Amazon’s new series gives a lesson in resilience

Author and educator Jessica Lahey dishes on why more kids series like Amazon's The Stinky & Dirty Show need to emphasize the importance of making mistakes.
August 31, 2016

Preschool series have long reinforced the notion that kids can succeed at anything they put their minds to. Slogans like Dora the Explorer‘s “We did it!” and Bob the Builder‘s “Yes we can!” are core components of these hit preschool shows. Except preschools are prone to making mistakes as they learn—something Amazon’s new series The Stinky & Dirty Show will highlight when it bows on the SVOD on September 2.

While the ultimate goal of the show is to be as encouraging as its contemporaries, Stinky & Dirty is just as interested in highlighting the blunder as it is the successful outcome.

That’s according to author and educator Jessica Lahey, who co-developed the series’ curriculum, together with Dr. Alice Wilder (Blue’s Clues) and Amazon Studios’ kids programming head Tara Sorensen.

Inspired by Kate and Jim McMullan’s I Stink! book series—and featuring the celebrity voice talent of Whoopi Goldberg, Jane Lynch, Andy Richter and Joan Cusack—The Stinky & Dirty Show curriculum is also based on Lahey’s book The Gift of Failure: How the Best Parents Learn to Let Go So Their Children Can Succeed.

It follows the adventures and mishaps faced by best friends Stinky the garbage truck and Dirty the backhoe loader. The underlying theme is about solving problems, collaborating with others and persevering through failures when things don’t go as expected. And each episode ends with a prompt for kids to take the skills and ideas they’ve learned and create their own real-world solutions.

“I was approached after the development process to help the show adhere to research on resilience… because the show is about finding solutions to a problem,” Lahey says. “The ending view-and-do is a call to action to get off-screen and try something. As a parent myself, I like the idea that a kid isn’t going to sit down and watch 20 things in a row.”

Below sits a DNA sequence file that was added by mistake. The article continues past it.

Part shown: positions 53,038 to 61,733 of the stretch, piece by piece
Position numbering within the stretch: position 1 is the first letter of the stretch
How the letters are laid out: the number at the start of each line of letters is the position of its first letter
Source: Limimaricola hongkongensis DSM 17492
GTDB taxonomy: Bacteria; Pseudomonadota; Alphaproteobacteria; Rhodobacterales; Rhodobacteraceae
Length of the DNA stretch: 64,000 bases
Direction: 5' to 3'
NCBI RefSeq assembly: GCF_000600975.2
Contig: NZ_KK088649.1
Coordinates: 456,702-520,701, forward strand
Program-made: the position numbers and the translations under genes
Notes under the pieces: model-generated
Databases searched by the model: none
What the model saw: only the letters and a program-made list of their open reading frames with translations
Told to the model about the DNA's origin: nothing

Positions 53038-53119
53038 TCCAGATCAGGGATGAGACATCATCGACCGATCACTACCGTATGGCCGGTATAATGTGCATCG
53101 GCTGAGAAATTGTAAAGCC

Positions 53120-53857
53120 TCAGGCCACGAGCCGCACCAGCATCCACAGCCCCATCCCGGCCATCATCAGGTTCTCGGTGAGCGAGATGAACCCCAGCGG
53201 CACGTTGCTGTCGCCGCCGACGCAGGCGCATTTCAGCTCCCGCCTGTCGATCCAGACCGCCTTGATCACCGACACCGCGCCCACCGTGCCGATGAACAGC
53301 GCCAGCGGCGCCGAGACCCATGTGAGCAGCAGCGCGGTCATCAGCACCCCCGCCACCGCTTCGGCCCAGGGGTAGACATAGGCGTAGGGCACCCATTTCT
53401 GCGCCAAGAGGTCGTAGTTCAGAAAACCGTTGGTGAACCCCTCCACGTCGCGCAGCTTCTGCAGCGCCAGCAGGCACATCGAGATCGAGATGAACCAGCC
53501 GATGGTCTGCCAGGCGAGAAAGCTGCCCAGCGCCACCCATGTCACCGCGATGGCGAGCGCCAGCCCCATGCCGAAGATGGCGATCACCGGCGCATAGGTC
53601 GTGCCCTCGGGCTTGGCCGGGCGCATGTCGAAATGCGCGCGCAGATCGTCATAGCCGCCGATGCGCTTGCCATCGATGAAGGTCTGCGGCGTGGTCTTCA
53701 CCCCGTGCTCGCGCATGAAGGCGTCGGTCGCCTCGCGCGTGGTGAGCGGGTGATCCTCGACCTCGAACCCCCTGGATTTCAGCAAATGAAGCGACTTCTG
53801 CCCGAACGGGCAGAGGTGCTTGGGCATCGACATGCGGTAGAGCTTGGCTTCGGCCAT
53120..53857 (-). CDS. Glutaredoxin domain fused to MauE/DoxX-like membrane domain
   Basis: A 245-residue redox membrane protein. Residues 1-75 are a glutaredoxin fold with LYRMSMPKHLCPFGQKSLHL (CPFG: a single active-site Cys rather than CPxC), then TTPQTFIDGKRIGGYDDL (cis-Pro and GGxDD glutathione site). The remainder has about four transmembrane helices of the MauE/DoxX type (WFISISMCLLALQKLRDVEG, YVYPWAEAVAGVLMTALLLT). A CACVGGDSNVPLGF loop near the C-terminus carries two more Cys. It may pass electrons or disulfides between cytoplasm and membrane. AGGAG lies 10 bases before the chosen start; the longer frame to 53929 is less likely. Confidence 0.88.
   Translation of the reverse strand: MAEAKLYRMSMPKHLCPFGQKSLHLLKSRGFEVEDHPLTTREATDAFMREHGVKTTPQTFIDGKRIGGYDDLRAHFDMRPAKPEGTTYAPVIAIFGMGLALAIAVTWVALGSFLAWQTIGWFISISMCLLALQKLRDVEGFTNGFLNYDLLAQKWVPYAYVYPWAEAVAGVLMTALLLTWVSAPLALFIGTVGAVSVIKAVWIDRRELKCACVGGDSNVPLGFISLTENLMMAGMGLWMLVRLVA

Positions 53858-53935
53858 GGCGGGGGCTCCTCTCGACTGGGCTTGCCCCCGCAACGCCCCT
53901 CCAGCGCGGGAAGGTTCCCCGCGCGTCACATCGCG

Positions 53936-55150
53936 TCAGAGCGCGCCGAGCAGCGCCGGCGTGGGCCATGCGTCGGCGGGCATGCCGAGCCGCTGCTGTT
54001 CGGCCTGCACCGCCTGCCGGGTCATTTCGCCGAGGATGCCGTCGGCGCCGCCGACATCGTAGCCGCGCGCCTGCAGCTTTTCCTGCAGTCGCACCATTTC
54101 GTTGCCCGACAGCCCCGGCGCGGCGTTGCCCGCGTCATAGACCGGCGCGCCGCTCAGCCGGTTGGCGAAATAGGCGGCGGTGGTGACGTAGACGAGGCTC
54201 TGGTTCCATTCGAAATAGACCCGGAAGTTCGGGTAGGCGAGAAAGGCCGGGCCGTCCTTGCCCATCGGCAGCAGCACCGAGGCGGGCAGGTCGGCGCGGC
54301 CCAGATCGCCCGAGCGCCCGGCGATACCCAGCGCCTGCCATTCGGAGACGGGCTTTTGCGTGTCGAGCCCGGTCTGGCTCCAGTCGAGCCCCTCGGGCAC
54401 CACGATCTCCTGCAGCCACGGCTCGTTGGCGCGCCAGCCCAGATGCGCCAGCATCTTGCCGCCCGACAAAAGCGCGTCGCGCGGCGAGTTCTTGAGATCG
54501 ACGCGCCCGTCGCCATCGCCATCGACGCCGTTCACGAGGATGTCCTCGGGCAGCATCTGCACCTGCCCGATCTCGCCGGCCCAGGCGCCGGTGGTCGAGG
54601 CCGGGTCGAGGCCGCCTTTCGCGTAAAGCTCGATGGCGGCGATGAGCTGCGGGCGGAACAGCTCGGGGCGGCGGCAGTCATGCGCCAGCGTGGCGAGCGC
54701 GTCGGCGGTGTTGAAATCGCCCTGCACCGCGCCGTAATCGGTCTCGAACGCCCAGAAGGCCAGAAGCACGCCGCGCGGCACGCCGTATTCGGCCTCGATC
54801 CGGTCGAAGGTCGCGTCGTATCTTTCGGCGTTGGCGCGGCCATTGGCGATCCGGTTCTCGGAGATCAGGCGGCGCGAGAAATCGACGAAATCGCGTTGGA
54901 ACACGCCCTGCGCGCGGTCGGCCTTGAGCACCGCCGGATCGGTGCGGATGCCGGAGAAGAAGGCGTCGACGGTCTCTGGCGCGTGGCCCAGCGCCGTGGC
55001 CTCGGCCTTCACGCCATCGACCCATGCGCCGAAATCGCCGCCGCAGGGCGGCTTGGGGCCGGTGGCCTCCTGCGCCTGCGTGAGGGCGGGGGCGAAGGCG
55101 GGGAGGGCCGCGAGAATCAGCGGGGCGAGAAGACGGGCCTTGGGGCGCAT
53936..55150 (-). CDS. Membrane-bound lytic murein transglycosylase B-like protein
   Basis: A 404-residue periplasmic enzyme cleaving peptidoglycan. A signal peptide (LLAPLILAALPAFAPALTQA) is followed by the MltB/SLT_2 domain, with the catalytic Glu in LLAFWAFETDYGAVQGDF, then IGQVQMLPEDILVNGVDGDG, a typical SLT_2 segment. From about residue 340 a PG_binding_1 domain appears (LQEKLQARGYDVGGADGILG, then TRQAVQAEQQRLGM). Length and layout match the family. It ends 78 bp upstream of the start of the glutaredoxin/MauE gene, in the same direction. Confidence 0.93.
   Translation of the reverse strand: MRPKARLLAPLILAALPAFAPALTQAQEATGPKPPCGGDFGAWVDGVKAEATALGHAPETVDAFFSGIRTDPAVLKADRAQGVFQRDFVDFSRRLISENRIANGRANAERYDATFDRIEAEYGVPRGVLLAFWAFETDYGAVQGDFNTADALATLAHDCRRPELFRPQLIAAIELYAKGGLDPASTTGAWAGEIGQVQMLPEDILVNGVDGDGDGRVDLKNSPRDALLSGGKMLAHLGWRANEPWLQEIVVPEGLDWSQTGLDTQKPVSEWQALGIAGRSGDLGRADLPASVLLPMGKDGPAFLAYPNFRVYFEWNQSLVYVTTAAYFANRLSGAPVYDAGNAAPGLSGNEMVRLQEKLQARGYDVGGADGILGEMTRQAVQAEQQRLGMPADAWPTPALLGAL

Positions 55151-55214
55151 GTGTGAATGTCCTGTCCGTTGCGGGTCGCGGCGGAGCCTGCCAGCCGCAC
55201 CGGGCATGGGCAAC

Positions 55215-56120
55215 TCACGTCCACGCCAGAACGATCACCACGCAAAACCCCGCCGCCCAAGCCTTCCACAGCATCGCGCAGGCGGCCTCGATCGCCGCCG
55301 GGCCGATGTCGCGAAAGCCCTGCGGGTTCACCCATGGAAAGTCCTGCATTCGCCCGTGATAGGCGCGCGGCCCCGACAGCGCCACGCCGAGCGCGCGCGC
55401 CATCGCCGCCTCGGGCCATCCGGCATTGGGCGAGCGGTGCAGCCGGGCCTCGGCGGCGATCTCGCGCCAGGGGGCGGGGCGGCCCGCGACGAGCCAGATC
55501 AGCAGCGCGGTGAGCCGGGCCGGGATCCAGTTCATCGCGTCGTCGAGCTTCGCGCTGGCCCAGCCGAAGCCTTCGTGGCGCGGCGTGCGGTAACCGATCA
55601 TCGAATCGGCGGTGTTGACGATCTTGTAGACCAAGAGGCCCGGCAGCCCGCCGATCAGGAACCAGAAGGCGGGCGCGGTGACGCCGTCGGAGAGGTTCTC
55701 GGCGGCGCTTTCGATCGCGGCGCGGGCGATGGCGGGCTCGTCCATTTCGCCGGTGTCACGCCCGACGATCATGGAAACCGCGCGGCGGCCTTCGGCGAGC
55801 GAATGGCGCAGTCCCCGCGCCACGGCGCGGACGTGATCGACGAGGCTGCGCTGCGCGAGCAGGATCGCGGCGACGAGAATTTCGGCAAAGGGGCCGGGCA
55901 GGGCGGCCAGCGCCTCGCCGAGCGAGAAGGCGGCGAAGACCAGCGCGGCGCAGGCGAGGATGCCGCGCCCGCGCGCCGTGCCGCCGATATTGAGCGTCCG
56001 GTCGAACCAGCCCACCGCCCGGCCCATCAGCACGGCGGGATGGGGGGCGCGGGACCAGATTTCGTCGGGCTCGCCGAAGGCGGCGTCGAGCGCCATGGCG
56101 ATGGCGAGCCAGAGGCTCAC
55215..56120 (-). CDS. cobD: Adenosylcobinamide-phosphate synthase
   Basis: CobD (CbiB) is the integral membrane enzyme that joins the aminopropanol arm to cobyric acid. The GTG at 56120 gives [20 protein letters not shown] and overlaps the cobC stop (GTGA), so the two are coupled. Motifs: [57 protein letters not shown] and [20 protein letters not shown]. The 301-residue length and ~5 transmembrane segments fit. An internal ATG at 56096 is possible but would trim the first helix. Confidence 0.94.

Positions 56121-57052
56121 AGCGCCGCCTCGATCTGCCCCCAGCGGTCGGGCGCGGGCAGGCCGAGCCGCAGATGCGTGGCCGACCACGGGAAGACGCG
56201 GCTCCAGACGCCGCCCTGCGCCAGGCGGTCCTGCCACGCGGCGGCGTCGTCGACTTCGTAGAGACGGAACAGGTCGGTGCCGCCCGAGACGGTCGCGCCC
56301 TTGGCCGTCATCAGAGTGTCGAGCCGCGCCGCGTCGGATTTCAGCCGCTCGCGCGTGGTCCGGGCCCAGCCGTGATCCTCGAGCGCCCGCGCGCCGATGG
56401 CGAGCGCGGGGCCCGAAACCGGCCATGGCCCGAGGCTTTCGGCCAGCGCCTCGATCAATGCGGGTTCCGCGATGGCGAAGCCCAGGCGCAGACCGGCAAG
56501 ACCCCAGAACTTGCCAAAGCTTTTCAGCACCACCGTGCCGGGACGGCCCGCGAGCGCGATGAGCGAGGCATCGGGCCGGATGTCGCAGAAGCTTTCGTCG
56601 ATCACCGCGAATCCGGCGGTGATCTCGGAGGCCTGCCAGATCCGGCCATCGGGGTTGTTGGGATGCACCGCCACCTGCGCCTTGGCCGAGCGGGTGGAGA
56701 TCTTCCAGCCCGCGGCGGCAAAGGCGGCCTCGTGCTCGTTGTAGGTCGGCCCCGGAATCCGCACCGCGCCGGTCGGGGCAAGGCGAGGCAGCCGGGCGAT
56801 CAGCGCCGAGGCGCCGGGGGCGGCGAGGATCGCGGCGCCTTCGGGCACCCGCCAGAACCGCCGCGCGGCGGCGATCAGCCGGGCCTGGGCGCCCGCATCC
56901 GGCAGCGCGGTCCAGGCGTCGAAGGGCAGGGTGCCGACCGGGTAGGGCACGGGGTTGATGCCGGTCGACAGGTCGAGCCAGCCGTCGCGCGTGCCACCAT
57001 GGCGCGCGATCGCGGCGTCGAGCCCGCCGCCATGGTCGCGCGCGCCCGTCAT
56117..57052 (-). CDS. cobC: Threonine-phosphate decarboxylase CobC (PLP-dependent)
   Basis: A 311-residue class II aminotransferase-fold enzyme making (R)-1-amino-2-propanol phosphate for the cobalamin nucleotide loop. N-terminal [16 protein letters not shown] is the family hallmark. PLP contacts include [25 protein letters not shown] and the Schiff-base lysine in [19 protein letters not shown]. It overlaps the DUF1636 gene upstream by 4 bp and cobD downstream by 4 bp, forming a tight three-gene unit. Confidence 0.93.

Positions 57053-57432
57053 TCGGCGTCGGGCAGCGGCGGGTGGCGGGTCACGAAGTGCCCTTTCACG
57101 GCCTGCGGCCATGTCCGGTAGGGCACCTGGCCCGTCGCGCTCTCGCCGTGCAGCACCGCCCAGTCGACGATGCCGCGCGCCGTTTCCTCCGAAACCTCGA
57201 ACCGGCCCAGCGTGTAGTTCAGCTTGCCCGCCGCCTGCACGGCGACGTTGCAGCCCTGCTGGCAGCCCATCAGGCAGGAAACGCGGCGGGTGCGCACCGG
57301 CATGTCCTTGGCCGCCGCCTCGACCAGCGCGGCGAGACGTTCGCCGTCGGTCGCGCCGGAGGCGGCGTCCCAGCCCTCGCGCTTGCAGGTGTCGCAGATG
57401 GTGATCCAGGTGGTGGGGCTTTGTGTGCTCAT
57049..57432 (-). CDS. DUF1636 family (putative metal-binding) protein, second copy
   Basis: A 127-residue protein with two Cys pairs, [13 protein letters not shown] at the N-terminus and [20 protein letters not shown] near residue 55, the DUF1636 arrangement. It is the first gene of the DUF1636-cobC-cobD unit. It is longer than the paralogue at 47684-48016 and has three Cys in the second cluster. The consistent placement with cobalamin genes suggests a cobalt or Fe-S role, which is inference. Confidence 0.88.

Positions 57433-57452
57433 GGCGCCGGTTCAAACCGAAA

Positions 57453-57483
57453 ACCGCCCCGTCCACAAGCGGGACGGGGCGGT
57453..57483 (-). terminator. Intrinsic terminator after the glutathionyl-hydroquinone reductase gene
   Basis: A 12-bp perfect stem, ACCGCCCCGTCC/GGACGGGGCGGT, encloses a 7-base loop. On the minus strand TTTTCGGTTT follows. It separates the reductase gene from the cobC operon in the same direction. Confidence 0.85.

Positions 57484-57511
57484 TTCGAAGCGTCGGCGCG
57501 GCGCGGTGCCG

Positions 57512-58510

Lahey adds that it’s necessary in kids entertainment to normalize the act of making mistakes. In Stinky & Dirty, for instance, the characters often mess up a scenario and suggest ridiculous fixes—like having a moon pulling them up a hill—which fail at first before a more suitable solution is found.

“When I watch shows that are directed at kids, there is so much pressure for them to do stuff perfectly the first time around. You are a failure if you don’t,” she says. “Stinky & Dirty gets back to a place where kids understand that the best learning goes through trial and error. I hope to see more content based on resilience… that’s where the best learning happens.”

Animated by Ireland’s Brown Bag Films, The Stinky & Dirty Show was part of Amazon’s 2015 kids pilot season. It will be available to Prime members in the US and the UK on September 2, and roll out to Germany, Austria and Japan later this year. The series was written and developed by Guy Toubes (The Adventures of Chuck & Friends, Littlest Pet Shop), and features original music from folk singer and songwriter Dan Bern.

Along with streaming, the series’ first nine episodes will also be available for download to mobile devices for offline viewing through Amazon.

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